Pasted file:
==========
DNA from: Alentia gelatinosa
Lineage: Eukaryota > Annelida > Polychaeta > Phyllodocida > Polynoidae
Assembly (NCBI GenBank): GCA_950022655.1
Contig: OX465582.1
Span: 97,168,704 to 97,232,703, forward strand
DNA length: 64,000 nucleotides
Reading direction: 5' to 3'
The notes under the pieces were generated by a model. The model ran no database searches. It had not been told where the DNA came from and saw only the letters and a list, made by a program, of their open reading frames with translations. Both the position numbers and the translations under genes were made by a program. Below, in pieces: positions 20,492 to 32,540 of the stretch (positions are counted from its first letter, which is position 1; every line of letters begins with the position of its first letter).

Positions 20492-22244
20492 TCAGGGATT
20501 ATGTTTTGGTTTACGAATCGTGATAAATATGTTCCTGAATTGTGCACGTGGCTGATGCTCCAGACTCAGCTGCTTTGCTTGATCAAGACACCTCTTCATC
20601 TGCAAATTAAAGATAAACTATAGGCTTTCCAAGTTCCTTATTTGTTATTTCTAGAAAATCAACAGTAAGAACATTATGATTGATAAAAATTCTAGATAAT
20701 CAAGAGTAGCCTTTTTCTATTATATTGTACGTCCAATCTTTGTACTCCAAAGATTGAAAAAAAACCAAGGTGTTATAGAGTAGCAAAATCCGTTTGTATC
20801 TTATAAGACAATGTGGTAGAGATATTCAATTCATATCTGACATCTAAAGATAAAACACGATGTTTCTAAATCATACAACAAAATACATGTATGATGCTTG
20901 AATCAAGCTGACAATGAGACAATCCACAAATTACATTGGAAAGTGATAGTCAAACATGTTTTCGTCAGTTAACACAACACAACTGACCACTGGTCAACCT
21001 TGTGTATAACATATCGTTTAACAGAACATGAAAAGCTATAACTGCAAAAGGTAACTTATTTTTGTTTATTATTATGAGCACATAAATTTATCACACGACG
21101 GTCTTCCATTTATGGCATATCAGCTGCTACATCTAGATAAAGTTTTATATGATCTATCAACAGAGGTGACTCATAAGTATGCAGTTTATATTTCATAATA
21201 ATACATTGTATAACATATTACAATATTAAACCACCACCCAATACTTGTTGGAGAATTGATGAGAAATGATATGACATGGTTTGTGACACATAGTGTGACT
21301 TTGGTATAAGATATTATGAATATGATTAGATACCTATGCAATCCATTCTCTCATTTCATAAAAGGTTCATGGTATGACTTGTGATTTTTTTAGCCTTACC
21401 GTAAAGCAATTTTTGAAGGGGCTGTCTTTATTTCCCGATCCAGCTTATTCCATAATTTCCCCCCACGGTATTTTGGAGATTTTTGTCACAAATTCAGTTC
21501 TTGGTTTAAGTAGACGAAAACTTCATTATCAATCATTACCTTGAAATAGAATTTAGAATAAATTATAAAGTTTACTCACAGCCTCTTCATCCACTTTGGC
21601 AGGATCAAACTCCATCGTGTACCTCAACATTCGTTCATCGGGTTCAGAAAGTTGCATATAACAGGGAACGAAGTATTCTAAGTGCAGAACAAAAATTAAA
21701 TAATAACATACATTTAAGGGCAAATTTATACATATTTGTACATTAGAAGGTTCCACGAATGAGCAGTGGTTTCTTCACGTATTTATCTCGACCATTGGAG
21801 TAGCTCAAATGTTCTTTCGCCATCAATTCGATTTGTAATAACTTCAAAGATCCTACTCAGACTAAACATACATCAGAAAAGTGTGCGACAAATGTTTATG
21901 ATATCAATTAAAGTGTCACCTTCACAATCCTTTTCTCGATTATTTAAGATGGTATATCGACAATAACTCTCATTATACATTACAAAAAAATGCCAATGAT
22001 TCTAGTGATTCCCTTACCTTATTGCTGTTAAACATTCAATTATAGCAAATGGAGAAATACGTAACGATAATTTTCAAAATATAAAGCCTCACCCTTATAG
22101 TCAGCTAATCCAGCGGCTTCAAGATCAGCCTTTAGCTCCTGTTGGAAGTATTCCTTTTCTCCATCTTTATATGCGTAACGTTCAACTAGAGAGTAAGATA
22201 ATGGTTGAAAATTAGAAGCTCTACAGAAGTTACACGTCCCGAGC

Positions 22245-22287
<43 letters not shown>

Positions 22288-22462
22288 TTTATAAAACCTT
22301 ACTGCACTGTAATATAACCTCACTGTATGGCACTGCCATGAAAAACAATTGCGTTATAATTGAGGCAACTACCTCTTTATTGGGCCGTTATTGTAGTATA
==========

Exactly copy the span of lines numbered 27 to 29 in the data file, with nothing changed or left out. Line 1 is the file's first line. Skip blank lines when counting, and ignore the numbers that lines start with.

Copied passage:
22101 TCAGCTAATCCAGCGGCTTCAAGATCAGCCTTTAGCTCCTGTTGGAAGTATTCCTTTTCTCCATCTTTATATGCGTAACGTTCAACTAGAGAGTAAGATA
22201 ATGGTTGAAAATTAGAAGCTCTACAGAAGTTACACGTCCCGAGC

Positions 22245-22287